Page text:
The CRC cell lines, HCT 116, and DLD-1, were purchased from American Type Culture Collection (ATCC) (Manassas, VA, USA). The RPMI-1640 containing 10 % FBS (fetal bovine serum) (Gibco life technologies) and 1% penicillin-streptomycin (10,000 U/mL penicillin and 10 mg/mL streptomycin) were used to culture the cells in 370C humidified incubator with 5% CO2. Anti-GAPDH, anti-β-catenin, anti-vimentin, and anti-GRP94 antibodies were purchased from Santa Cruz Biotechnology (Santa Cruz, CA, USA). Anti-p38, anti-phospho-p38, anti-E-cadherin, anti-N-cadherin, anti-JNK, anti-phospho-JNK, anti-ERK, anti-phospho-ERK, and anti-COX-2 antibodies were purchased from Cell Signaling Technology (Danvers, MA, USA). Anti-ETV1 antibody was obtained from GeneTex (Alton Pkwy, USA) and Abcam (Cambridge, MA, USA). SB203580(P38 inhibitor), PD98059(MEK inhibitor), and SP600125(JNK inhibitor) inhibitors (Selleck Chemicals, UK) were added into the cells and incubated for 2, 4, and 8 hours at 37°C in 5% CO2 in a humidified incubator. Then, cell pellets were collected for western blot.
Silencing GRP94 expression by shRNA
The GRP94 specific shRNA and shRNA control were obtained from the National RNAi Core Facility, Academia Sinica, Taiwan, as described previously . Small hairpin RNA (shRNA) was used to knockdown GRP94 in CRC cells. The non-target control shRNA vector (pLKO.1<-puro) and GRP94-shRNA plasmids were transfected into cells by Neon Transfection system (Invitrogen Life Technologies, Grand Island, NY), and stably transfected cells were selected by using puromycin as previously reported .
Western Blot Analysis
Following SB203580(P38 inhibitor, 3μM), PD98059(MEK inhibitor, 50μM), and SP600125(JNK inhibitor, 50μM) inhibitors treatment for 8 hours, cell pellets were collected and were lysed by lysis buffer containing M-PER reagent, phosphatase and protease inhibitor (Boehringer Mannheim, Indianapolis, IN). 20µg total protein was separated on 10% SDS (sodium dodecyl sulphate)-polyacrylamide gel and transferred into a polyvinylidene fluoride membrane (Pall Corp, Port Washington, NY, USA). Membranes were blocked with 5% milk at room temperature for 1 hour. The primary antibodies (anti-GPR94(SC-1794), anti-β-catenin (SC-7963), anti-vimentin (SC-6260), anti-GAPDH(SC-32233) anti-E-cadherin (3195S), anti-N-cadherin (13116S), anti-p38 (9212S), anti-phospho-p38 (9211S), anti-JNK(9252S), anti-phospho-JNK (4668S), anti-ERK (9102S), anti-phospho-ERK (4370S), anti-ETV1(GTX129202) (ab81086) and anti-COX-2(SC-19999)) were incubated at 4°C for overnight. Membranes were washed three times with 1xPBS. Primary antibody reactivity was detected by using horseradish-peroxidase-conjugated donkey anti-rabbit, anti-mouse, and anti-goat secondary antibodies (Santa Cruz Biotechnology, Dallas TX, USA) at room temperature for 2 hours and visualized by using the Super Signal West Pico Chemiluminescent Substrate (GE, Healthcare, Piscataway, NJ) by Versa Doc 5000 Imaging system (Bio-Rad Laboratories) [28, 29].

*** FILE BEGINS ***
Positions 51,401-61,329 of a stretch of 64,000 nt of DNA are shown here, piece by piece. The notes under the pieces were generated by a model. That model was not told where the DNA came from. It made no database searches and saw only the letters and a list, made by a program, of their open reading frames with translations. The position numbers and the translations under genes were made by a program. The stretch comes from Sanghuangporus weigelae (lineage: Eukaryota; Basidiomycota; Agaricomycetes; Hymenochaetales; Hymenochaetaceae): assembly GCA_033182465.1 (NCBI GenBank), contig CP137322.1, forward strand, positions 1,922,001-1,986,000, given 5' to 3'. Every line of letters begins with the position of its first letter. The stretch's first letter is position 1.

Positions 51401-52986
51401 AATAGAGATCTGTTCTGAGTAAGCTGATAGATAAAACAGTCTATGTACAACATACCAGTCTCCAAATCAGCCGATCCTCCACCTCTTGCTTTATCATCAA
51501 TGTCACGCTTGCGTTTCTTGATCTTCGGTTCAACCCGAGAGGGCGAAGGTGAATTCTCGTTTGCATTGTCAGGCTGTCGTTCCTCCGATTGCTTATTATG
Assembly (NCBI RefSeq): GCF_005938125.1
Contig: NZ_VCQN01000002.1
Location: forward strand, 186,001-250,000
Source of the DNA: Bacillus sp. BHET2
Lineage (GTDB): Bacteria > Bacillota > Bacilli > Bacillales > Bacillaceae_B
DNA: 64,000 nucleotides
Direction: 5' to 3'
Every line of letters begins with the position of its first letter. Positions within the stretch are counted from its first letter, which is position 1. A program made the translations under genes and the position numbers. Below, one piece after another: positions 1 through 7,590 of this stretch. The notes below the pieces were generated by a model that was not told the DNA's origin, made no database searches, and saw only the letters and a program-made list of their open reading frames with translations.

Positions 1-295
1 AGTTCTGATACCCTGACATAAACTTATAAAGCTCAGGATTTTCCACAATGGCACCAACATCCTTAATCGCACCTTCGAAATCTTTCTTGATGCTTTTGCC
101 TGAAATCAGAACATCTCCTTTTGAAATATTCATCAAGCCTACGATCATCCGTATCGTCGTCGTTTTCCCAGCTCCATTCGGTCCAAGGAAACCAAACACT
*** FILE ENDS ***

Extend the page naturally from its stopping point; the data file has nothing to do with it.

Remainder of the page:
RNA collection, cDNA synthesis, and real-time PCR analysis
Total RNA was extracted from fresh-frozen colorectal cancer cell lines (scrambled control and GRP94-KD cells) by using RNAzol®RT according to protocol provided by the manufacturer (Molecular Research Center, Inc., Ohio). 8μg RNA was reverse transcribed into cDNA by using High-Capacity cDNA Reverse Transcription Kit and then expanded by Applied Biosystems® 7500 Real-Time PCR Systems (Applied BioSystem, US) with the QPCR kit. Polymerase chain reaction (PCR) amplifications of GRP94 and ETV1 were carried out with 5µl SYBRGreen (Bio-Rad Laboratories, Hercules, CA, USA), 0.5µl complementary DNA, 3.5µl ddH20, 1µl forward and reverse primers (GRP94 (10µM), ETV1(10µM) and GAPDH (10µM)) in a final volume of 10 µl .